ORCHARD PARK, N.Y. (WIVB) – When the Buffalo Bills, New York State, and Erie County agreed to finance a $1.4 billion dollar stadium construction project in March, they also agreed to negotiate a community benefits deal. Those talks are expected to take place over the next few months. Community leaders are hoping they result in major investments across the region.
Because there was always an expectation that a large public subsidy would be going toward construction of a new stadium in Orchard Park, Erie County Legislature Chairwoman April Baskin insisted that a community benefits agreement be part of the stadium deal as early as last year.
As part of their non-binding March agreement, New York State is set to contribute $600 million to stadium construction, while Erie County would kick in $250 million. That doesn’t include recurring State costs for capital and maintenance expenses.
“How does everybody in Erie County still have a beautiful life and benefit from that investment?” asked Baskin. That’s the question at the center of CBA negotiations for government officials.
The binding deals must be completed by September. If they’re not, the Bills may be able to engage in relocation discussions.
“We’re excited for all of the things that the Buffalo Bills have currently done in terms of philanthropic investment here in Erie County,” Baskin said. “But now we’re playing a new game at a higher level.”
Baskin is part of the county’s team reviewing proposals related to the community benefits deal and making suggestions. While Erie County Executive Mark Poloncarz has shied away speaking about the CBA negotiations, Baskin told News 4 she would like to see investments in transportation – particularly in marginalized communities that might not have easy access to the Southtowns stadium – and youth sports.
“This is a huge investment into local sports,” Baskin said of the public money going toward the new stadium. “Most people in Buffalo are Bills fans. We love the Bills. But if we’re going to make an investment into professional athletics, we need to make the same investment into youth athletics.”
“In terms of initial seed money and fiscal investment, I do believe it should come – a substantial amount of it should come from the private entity that is benefiting from the public dollars,” the Legislature’s chairwoman added, referring to the Bills.
Legislator John Mills, who represents the Southtowns in the Erie County Legislature, is also on the county’s community benefits team.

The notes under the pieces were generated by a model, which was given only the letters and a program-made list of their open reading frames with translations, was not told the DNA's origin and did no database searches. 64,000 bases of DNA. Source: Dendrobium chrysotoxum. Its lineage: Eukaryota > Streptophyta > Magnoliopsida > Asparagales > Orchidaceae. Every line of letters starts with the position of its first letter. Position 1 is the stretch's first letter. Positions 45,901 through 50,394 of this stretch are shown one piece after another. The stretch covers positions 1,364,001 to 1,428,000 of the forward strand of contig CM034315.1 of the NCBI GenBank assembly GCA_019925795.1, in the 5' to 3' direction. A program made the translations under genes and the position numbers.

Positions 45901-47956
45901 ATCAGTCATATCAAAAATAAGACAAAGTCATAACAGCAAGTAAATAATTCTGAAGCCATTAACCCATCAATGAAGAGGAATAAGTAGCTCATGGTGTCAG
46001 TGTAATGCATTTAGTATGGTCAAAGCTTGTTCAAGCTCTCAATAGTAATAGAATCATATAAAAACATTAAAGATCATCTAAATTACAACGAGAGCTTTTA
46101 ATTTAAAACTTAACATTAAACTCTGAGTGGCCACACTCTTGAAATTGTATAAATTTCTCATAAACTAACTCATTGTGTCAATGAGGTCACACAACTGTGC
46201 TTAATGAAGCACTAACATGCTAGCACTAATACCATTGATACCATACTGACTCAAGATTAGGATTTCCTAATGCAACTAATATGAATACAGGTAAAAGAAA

“With the impact of the new stadium, there are some things that need to be done there,” Mills said. “For instance, sidewalks. We have some sidewalks right at the stadium. But Abbott Road going north to Milestrip Road in the Town of Orchard Park, no sidewalks.”
The $850 million in combined public funds set to go to the new stadium, which is expected to open for the 2026 season, broke an NFL record. It was previously held by Allegiant Stadium, which was built with $750 million in public money and opened for the Las Vegas Raiders in 2020.
“The Raiders have been very big supporters of the Community Benefits Plan.”
A community benefits deal was negotiated in connection with that stadium as well. Ken Evans, the President of the Urban Chamber of Commerce in Las Vegas, is the chairman of the committee in charge of overseeing compliance with it.
“The Raiders have been very big supporters of the Community Benefits Plan,” Evans said.
That plan included requirements that 15% of the aggregate value of construction work be done by local small businesses in Southern Nevada and bid packages be developed that encouraged women and minority owned business involvement. It also said at least 38% of construction work hours should be performed by minority and female workers and at least 55% of stadium concession and operation work should be performed by minority and female workers.
“The primary focus of the Community Benefits Plan to a certain extent is to make sure that segments of the population get a chance to participate in the benefits that come about – specifically I’m going to say the economic development benefits – that come about as a result of the stadium being built,” Evans said.
In keeping with Vegas’ community benefits deal, Allegiant Stadium hosted its second ‘Gridiron Pitch’ event in May. It included 60 local businesses, including small and diverse businesses, which had the opportunity to pitch their work to the stadium’s procurement team.
“That’s an example of not only meeting the intent of the Community Benefits Plan, but exceeding it,” Evans said.
When the inaugural Gridiron Pitch event was held in 2021, 31 potential vendors took part. Stadium officials did not say, however, how many of those businesses ended up being awarded contracts.
“Now it’s just time for us to get very specific.”
Public documents associated with the Bills stadium deal lay out some things the Western New York community benefits agreement will have. They include requirements that the Bills make the new stadium available for up to five civic events each year, give the county a suite for games and other events, and donate tickets for each home game.
Much like the deal in Vegas, Baskin hopes it includes creative ways to include women and minorities in stadium construction and operation.
“I think that the people that are at the table, the folks that we’re dealing with understand the importance of community investment,” she said. “Now it’s just time for us to get very specific in terms of the nuances that we want to see come out of a legal, binding document.”
Chris Horvatits is an award-winning reporter who joined the News 4 team in December 2017. See more of his work here.